How Buildings Can Help Conserve Water

March 22, 2024
International Code Council convenes first Water Conservation Summit, releases new engineering report from University of Miami.


WASHINGTON, DC, March 21, 2024 — As part of its first annual Water Conservation Summit, hosted at the National Press Club in Washington, DC, the International Code Council today released findings of a new report from the University of Miami, underscoring the critical need for municipalities to adopt updated water conservation standards contained in the 2021 International Water Conservation Code Provisions (IWCCP).

The Code Council partnered with experts from University of Miami to issue the report, titled Water Conservation and Codes: Leveraging Global Water-Efficient Building Standards to Avert Shortfalls.

The full University of Miami report, along with an executive summary, is available for download at: https://www.iccsafe.org/pmg/worldwater/all-events/.

Rethinking Scale 

While many water conservation efforts focus on utility-scale solutions that leverage reclamation, desalinization, and storage projects, new research in the report being released by the Code Council shows that decentralized efforts at the individual building level can, in the aggregate, be equally impactful.

Water experts from across the federal government and water-related utilities and services, including the report’s lead researcher, delivered remarks from the Summit during a live news conference and panel discussion. Based on the report and other observations, there was consensus on the importance of strengthening water policy at all levels, and adopting modern solutions to water conservation in the U.S.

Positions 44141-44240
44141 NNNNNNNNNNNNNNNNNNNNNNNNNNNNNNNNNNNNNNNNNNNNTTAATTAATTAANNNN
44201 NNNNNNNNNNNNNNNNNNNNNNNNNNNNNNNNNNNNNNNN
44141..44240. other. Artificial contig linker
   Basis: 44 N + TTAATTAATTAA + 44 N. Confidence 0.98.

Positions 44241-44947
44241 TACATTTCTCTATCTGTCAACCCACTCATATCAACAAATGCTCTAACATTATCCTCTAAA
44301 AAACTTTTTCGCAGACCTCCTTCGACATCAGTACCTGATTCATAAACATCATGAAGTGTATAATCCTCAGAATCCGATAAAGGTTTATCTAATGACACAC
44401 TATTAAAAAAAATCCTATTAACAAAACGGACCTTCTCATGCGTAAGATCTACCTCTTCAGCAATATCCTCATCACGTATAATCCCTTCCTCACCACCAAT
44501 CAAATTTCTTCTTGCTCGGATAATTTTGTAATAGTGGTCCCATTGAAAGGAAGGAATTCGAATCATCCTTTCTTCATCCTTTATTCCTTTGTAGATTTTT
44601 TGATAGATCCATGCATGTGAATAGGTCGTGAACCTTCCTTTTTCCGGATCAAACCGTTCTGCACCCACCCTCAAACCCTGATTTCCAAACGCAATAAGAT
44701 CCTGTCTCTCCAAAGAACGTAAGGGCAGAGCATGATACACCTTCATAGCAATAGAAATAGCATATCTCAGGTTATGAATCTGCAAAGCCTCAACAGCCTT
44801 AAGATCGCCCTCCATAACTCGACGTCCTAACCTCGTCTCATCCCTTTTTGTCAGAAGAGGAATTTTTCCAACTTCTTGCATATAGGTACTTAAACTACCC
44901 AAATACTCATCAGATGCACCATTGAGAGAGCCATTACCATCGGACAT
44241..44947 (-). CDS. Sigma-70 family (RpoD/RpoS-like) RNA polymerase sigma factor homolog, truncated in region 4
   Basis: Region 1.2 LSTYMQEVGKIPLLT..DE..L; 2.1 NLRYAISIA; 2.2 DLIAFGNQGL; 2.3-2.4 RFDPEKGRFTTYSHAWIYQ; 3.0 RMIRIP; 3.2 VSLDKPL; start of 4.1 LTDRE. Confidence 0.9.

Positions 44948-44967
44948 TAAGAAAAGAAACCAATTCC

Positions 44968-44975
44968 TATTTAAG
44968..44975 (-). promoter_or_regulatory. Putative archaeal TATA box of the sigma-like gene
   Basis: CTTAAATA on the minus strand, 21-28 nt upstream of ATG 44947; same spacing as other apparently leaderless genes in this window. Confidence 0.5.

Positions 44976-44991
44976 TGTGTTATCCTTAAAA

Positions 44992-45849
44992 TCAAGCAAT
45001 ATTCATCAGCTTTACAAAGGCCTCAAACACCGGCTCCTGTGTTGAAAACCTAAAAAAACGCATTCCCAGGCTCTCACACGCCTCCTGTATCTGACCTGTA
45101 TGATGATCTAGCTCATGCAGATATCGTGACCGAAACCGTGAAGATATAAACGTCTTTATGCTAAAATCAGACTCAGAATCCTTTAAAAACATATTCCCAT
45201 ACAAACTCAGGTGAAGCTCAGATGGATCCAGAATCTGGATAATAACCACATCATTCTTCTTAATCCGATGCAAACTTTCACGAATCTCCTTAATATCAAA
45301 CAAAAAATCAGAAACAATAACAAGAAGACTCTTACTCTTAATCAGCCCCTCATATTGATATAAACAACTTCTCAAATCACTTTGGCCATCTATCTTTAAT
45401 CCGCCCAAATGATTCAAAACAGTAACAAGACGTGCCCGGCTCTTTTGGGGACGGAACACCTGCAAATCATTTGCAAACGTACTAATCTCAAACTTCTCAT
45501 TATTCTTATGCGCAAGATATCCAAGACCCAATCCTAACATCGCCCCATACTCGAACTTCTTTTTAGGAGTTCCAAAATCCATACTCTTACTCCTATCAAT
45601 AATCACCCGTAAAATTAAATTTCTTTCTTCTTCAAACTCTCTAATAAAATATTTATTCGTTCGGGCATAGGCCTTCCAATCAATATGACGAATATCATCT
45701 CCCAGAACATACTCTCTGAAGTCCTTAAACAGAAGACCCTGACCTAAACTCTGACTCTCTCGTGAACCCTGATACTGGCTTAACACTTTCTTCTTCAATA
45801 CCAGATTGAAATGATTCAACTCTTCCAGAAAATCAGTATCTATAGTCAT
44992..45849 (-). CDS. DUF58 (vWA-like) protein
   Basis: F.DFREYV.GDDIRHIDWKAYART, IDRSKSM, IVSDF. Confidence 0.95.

Meaningful Savings are Possible

“Given that nearly two-thirds of the world’s population experience periods of severe water scarcity, and some 700 million people could be displaced by intense water scarcity by 2030, conservation solutions at all levels of government are critical,” said International Code Council Chief Executive Officer Dominic Sims, CBO; “The rapid adoption of modern building standards is imperative, and the research we are publishing today shows that meaningful water savings are possible in the very near term. We are able see the results in our own back yard, here in the U.S.”

The report's lead author, Dr. Esber Andiroglu, Dept. of Civil, Architectural and Environmental Engineering and School of Architecture, University of Miami, said: “Challenges from climate impacts and urban sprawl require innovative solutions for water management. The report we are issuing today provides a comprehensive roadmap for decision makers. Conservation experts have long recognized the need for a modern, cost-efficient code governing the impact of buildings and structures on the environment. The International Water Conservation Code Provisions (IWCCP) promotes water conservation through safe and sustainable construction practices, offering a clear path for achieving this goal.”


After determining baseline potable and non-potable water use, the report examines the potential water savings for one-and two-family dwellings in Phoenix, Las Vegas, Houston, and Des Moines based on adoption of four different water conservation strategies within the IWCCP:

  1. adoption of more efficient plumbing fixtures; 
  2. rainwater harvesting, treatment, storage, and reuse; 
  3. graywater treatment, storage, and reuse ; and
  4. HVAC condensate catchment, treatment, storage, and reuse. 

In Houston, optimized total water savings from all four strategies when integrated into new home construction alone is projected to be 23.3 billion gallons by 2029. In Phoenix, water savings are projected to be 7.3 billion gallons annually, with 1.7 billion gallons saved in Las Vegas and 1.57 billion gallons in Des Moines.

Across all the cities examined, the cost of one more water conservation approach is similar to the current cost per gallon of water consumption.  

The Time to Act is Now

Over the next 50 years, nearly half of America’s freshwater basins may not be able to meet the monthly water demand, with shortages anticipated in the central and southern Great Plains, the Southwest, and central Rocky Mountain states, as well as parts of California, the South, and the Midwest.